Blake Shelton is currently taking heat for a handful (now deleted) tweets poking fun at gay and non-American people, and announcing his "sick fantasy" about a then-underage actress. But The Voice coach and country star is shrugging off the backlash, saying his joke attempts were "inappropriate and immature," but not "hateful."

The tweets in question, sent in 2010 and 2011, were unearthed by Twitter account The Music Tea on August 13. One posted back in March of 2011 read, "Wish the d---head in the next room would either shut up or learn some English so I would at least know what he’s planning to bomb!!"

Another tweet defended Shelton's presumable crush on then-underage actress Dakota Fanning, by (perplexingly) saying she resembled another light-skinned blonde actress: "Sooo… I just figured out a great excuse for my sick fantasy about Dakota Fanning. I thought she was Amanda Seyfried…"

Several of Shelton's other tweets exhibited the tiresome garden-variety "humor" about gay men and women (including Ellen DeGeneres, in this case) most often put forth by straight men who invariably fold in a nervous "I'M NOT GAY THOUGH, HAHA!" beat for good measure, whether saying it outright or mentioning a heterosexual appreciation for boobs. They jokes are dumb, if not earth shattering, and 9 out of 10 people who've never had a close gay friend would find Shelton's warmed-over funnies both wholly inoffensive and hilarious.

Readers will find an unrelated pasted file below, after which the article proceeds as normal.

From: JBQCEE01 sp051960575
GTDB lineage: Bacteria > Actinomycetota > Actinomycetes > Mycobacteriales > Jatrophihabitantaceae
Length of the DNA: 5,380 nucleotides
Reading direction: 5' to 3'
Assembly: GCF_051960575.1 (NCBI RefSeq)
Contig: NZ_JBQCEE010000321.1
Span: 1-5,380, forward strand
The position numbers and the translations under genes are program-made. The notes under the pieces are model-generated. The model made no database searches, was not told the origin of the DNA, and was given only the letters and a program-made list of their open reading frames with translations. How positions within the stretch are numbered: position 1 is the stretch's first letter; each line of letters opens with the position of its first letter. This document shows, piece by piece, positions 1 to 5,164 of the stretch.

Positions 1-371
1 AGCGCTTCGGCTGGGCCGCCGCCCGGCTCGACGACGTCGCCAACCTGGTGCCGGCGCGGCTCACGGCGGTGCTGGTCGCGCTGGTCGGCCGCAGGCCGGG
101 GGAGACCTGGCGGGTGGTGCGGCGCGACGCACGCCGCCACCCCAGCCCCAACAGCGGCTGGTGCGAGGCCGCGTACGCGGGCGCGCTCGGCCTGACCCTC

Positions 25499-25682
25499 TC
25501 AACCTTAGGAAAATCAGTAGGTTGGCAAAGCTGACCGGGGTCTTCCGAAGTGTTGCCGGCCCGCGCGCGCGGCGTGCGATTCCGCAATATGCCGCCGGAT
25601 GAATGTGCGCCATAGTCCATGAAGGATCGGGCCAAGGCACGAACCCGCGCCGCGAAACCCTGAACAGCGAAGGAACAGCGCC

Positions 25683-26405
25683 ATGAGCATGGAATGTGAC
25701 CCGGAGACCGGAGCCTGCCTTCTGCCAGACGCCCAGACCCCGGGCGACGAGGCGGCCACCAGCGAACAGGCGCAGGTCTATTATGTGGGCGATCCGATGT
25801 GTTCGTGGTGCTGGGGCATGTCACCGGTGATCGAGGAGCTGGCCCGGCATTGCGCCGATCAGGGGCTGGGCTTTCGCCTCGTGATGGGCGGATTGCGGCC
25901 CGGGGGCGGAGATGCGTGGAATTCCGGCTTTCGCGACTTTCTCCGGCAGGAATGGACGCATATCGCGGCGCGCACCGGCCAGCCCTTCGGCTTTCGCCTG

"Grown men who wear Chuck Taylor's may as well write on their fore head "Cucumbers turn me on!!" wrote shoe critic, country singer and grammarian Blake Shelton in July of 2010.

While this may be the latest case of a celebrity's #problematic Twitter past coming to light, it's hardly the first: Iggy Azalea and The Daily Show host Trevor Noah are just two other stars whose earlier, controversial tweeted thoughts came back to haunt them as they leveled up in fame. Plenty of us have likely tweeted thoughts we wished we hadn't, famous or not, so Shelton certainly won't be the last to come under fire. And ultimately, Blake's biggest transgression might just be how amateurish and poorly-constructed the jokes are.

Shelton removed the tweets from his account, and shared a note on August 17 stating "I deeply apologize to anybody who may have been offended." See screen caps of Blake Shelton's deleted tweets in the gallery above.